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Instrument Flying Handbook
The Air Traffic Control System
Control Sequence

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Instrument Flying


Table of Contents

Chapter 1. Human Factors
Chapter 2. Aerodynamic Factors
Chapter 3. Flight Instruments
Chapter 4. Section I
Airplane Attitude Instrument
Using Analog Instrumentation
Chapter 4. Section II
Airplane Attitude Instrument
Using an Electronic Flight

Chapter 5. Section I
Airplane Basic
Flight Maneuvers
Using Analog Instrumentation
Chapter 5. Section II
Airplane Basic
Flight Maneuvers
Using an Electronic Flight

Chapter 6. Helicopter
Attitude Instrument Flying

Chapter 7. Navigation Systems
Chapter 8. The National
Airspace System

Chapter 9. The Air Traffic
Control System

Chapter 10. IFR Flight
Chapter 11. Emergency

Aircraft Management Using PRM.
Figure 9-15. Aircraft Management Using PRM. (Note the no
transgression zone (NTZ) and how the aircraft are separated.)

PRM Benefits
Typically, PRM is used with dual approaches with centerlines
separated less than 4,300 feet but not less than 3,000 feel
(under most conditions). [Figure 9-15] Separating the two
final approach courses is a No Transgression Zone (NTZ)
with surveillance of that zone provided by two controllers,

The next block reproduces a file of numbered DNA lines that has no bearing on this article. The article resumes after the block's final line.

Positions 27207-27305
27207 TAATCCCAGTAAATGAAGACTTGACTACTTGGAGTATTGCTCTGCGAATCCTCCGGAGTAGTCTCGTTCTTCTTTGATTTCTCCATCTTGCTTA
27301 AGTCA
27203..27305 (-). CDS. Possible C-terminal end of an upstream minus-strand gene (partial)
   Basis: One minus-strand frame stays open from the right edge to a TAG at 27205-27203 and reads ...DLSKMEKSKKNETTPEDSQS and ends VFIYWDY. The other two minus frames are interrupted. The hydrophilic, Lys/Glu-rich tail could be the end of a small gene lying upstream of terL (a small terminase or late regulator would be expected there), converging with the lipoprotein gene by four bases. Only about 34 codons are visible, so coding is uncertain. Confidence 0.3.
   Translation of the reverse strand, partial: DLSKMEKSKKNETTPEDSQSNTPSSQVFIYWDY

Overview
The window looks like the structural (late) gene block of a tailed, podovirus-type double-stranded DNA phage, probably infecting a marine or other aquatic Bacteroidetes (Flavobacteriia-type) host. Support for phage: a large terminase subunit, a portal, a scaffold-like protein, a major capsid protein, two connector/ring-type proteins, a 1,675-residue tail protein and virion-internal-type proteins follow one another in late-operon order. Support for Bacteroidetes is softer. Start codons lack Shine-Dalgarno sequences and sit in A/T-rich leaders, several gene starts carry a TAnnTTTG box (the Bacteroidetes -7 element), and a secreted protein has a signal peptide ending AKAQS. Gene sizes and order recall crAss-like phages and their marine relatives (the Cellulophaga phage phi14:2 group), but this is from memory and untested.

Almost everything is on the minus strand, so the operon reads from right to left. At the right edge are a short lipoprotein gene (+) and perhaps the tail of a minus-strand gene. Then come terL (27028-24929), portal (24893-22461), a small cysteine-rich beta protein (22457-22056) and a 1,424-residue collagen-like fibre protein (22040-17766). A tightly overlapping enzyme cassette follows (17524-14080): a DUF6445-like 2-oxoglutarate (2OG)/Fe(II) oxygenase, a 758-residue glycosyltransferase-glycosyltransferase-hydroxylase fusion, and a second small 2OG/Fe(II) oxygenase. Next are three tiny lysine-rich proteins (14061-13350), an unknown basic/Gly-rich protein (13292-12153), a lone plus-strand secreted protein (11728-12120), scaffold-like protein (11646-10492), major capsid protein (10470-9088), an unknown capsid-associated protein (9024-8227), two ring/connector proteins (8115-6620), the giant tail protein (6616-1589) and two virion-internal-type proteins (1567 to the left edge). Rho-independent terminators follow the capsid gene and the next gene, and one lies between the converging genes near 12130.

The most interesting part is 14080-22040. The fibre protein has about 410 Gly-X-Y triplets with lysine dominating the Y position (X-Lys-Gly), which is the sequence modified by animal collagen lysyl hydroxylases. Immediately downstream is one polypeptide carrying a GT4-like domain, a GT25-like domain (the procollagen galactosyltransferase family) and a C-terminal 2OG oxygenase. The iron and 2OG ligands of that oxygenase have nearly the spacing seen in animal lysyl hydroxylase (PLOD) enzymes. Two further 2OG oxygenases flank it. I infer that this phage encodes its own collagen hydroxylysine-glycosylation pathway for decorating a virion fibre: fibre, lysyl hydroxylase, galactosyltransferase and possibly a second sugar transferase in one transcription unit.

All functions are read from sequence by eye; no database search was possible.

one for each active approach. The system tracking software
provides PRM monitor controllers with aircraft identification,
position, speed, projected position, as well as visual and
aural alerts.

Control Sequence

The IFR system is flexible and accommodating if pilots do
their homework, have as many frequencies as possible written
down before they are needed, and have an alternate in mind
if the flight cannot be completed as planned. Pilots should
familiarize themselves with all the facilities and services
available along the planned route of flight. [Figure 9-16]
Always know where the nearest VFR conditions can be
found, and be prepared to head in that direction it the situation

A typical IFR flight, with departure and arrival at airports
with control towers, would use the ATC facilities and services
in the following sequence:

1. AFSS: Obtain a weather briefing for a departure,
destination and alternate airports, and en route
conditions, and then file a flight plan by calling

2. ATIS: Preflight complete, listen for present conditions
and the approach in use.

3. Clearance Delivery: Prior to taxiing, obtain a departure

4. Ground Control: Noting that the flight is IFR, receive
taxi instructions,

5. Tower: Pre-takeoff checks complete, receive clearance
to takeoff.

6. Departure Control: Once the transponder 'tags up"
with the ARTS, the tower controller instructs the pilot
to contact Departure to establish radar contact.